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  3. ForensicOke

    Rod Speed Guest

    Blank
    ForensicOke <> wrote in
    message news:bnbfqr$mhe$...

    > Is there anybody out there that can provide me with
    > some advice on the testing of computer equipment
    > for traces of lightning damage/ power surge damage?


    The only thing thats really feasible is a visual inspection
    looking for obvious stuff like pcb traces blown off etc.

    With the lower level stuff that doesnt produce that, it can
    be quite difficult to separate power surge damage from
    just a power supply failure/bad design that sees the failing
    power supply kill whats powered from it when it fails.

    > We test computers for the insurance industry when a
    > claimant makes a claim regarding "lightning damage/ power
    > surge damage" to computers and computer peripherals.


    The short story is that there is no rigorous definitive testing feasible.
     
    Rod Speed, Oct 24, 2003
    #3
  4. ForensicOke

    Ken Taylor Guest

    BlankAs with the other posts, there isn't any definable thing to look for. I've had motherboards from Darwin which died after near lightning strikes and there was no indication other than no-go.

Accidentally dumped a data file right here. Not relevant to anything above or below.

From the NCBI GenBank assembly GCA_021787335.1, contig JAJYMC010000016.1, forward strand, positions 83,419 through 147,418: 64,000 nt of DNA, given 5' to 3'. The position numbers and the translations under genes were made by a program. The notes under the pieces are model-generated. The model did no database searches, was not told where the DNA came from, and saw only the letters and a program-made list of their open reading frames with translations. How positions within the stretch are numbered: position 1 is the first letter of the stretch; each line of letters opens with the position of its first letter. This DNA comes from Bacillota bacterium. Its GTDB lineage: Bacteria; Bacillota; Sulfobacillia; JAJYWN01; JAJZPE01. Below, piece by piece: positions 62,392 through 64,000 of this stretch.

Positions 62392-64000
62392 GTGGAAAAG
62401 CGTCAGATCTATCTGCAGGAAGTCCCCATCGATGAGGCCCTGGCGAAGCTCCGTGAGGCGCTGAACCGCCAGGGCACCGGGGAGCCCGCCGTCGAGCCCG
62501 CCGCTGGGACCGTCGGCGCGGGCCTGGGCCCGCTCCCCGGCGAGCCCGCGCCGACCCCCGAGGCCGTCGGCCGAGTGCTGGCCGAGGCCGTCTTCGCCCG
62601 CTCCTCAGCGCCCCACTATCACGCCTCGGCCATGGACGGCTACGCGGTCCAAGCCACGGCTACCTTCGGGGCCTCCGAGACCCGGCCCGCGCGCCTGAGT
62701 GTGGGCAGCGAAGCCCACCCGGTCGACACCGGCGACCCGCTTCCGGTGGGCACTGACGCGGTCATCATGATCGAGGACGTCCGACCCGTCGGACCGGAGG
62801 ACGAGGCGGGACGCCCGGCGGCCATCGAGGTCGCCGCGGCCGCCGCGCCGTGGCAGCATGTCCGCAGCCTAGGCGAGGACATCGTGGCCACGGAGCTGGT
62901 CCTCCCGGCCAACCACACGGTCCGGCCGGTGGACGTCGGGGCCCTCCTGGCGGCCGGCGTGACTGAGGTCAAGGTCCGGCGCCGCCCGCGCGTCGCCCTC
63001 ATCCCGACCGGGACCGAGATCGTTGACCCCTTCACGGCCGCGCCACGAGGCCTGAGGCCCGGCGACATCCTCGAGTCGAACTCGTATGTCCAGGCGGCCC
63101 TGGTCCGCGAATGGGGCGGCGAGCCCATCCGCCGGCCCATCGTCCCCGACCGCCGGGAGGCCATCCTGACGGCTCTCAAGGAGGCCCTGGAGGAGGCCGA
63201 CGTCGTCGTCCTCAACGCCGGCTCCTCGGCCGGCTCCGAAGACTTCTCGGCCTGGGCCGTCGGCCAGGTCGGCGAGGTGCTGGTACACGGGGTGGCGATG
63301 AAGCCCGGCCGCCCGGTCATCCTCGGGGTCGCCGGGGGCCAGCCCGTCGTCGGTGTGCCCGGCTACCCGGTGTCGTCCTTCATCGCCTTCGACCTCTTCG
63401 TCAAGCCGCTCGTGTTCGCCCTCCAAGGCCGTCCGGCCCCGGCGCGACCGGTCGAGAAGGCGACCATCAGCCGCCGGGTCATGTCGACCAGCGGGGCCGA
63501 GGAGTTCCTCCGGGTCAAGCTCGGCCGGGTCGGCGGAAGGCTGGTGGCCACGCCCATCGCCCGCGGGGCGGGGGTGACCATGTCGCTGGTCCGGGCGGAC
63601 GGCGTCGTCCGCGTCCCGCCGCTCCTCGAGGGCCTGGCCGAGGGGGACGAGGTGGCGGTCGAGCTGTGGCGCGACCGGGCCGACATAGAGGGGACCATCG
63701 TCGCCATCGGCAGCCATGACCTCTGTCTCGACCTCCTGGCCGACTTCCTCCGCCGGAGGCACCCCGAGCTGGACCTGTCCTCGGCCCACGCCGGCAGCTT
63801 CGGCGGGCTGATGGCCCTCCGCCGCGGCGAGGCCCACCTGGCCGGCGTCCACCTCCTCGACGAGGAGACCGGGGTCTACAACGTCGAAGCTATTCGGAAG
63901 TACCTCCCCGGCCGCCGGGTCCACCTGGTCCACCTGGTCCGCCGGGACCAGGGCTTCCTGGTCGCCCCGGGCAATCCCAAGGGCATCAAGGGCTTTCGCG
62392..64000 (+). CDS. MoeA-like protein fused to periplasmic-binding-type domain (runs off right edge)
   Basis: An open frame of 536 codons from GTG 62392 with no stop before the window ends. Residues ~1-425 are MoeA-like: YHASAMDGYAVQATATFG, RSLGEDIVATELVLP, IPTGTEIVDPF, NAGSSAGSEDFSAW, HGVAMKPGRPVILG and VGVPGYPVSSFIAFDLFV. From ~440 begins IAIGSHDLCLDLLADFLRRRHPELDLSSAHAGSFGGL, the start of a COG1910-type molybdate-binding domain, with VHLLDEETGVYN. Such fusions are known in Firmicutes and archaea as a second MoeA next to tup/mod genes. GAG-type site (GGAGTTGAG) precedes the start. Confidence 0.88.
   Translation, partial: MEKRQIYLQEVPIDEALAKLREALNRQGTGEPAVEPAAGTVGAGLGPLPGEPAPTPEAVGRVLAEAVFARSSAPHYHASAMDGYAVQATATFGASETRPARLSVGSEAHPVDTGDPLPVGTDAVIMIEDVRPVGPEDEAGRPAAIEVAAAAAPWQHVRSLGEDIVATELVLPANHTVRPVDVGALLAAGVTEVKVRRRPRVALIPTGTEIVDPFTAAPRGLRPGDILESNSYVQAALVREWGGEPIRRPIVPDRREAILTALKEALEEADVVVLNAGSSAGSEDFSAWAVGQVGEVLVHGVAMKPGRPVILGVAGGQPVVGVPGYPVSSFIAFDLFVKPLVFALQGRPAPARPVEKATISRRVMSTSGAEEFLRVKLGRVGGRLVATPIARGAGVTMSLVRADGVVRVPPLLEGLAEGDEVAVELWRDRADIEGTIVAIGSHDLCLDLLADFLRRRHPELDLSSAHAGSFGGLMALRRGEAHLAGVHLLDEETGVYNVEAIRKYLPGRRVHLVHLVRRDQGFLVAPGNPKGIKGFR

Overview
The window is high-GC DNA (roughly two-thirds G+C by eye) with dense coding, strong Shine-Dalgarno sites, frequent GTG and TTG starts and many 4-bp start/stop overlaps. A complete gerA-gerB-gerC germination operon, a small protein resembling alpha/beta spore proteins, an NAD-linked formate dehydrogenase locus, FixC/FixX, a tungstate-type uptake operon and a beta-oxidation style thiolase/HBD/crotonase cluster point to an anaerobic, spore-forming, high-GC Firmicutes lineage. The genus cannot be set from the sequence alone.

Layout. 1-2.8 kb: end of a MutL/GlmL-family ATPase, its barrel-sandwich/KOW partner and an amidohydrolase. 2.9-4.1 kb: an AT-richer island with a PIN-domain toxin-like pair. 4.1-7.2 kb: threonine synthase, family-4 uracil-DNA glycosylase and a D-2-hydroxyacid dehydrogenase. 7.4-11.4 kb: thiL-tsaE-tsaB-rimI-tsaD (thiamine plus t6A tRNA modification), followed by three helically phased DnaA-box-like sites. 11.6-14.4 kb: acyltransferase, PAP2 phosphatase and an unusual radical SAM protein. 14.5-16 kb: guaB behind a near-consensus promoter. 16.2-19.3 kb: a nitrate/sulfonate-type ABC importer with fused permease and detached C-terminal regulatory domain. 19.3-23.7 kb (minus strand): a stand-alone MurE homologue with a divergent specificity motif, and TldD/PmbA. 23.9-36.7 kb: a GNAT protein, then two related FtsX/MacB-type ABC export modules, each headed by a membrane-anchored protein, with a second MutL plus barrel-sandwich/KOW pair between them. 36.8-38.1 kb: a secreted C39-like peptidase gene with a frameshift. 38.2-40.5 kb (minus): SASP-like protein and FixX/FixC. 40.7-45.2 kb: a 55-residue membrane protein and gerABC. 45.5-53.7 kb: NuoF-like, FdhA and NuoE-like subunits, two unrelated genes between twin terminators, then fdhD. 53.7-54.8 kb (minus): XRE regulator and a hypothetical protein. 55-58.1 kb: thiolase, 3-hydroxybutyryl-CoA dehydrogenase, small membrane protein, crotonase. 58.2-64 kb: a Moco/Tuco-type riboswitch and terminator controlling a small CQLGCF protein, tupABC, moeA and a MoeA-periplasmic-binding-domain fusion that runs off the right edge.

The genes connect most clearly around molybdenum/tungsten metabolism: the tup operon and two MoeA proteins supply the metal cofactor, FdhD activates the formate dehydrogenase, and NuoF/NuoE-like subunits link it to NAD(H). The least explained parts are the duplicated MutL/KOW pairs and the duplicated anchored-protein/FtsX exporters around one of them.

Did you have any methodology in mind when you offered to test for the insurance industry?

    Ken
    "ForensicOke" <> wrote in message news:bnbfqr$mhe$...
    Is there anybody out there that can provide me with some advice on the testing of computer equipment for traces of lightning damage/ power surge damage? We test computers for the insurance industry when a claimant makes a claim regarding "lightning damage/ power surge damage" to computers and computer peripherals.
     
    Ken Taylor, Oct 25, 2003
    #4
  5. ForensicOke

    ForensicOke Guest

    I just want to thank you guys for all the info and response to my question.
    We are working through all the info we got from you and really appreciate
    it!

    Thanks again!


    "Rod Speed" <> wrote in message
    news:bnegv3$vmj15$-berlin.de...
    >
    > ForensicOke <> wrote in
    > message news:bndac3$2m8$...
    >
    > > I'm a newbie and is still learning along the way.

    >
    > Then you had better watch out 'certifying' whether something has
    > got damaged by a power surge for an insurance company. You
    > may very well end up with your arse in a sling if you dont watch out.
    >
    > > Thanks for all the answers and advice. My collogues
    > > were right, I should have joined this newsgroup long ago!

    >
    > > Furthermore, I would like to know if there is a way to differentiate
    > > between a power surge not caused by lightning and a spike caused
    > > by lightning by testing the components on the motherboard?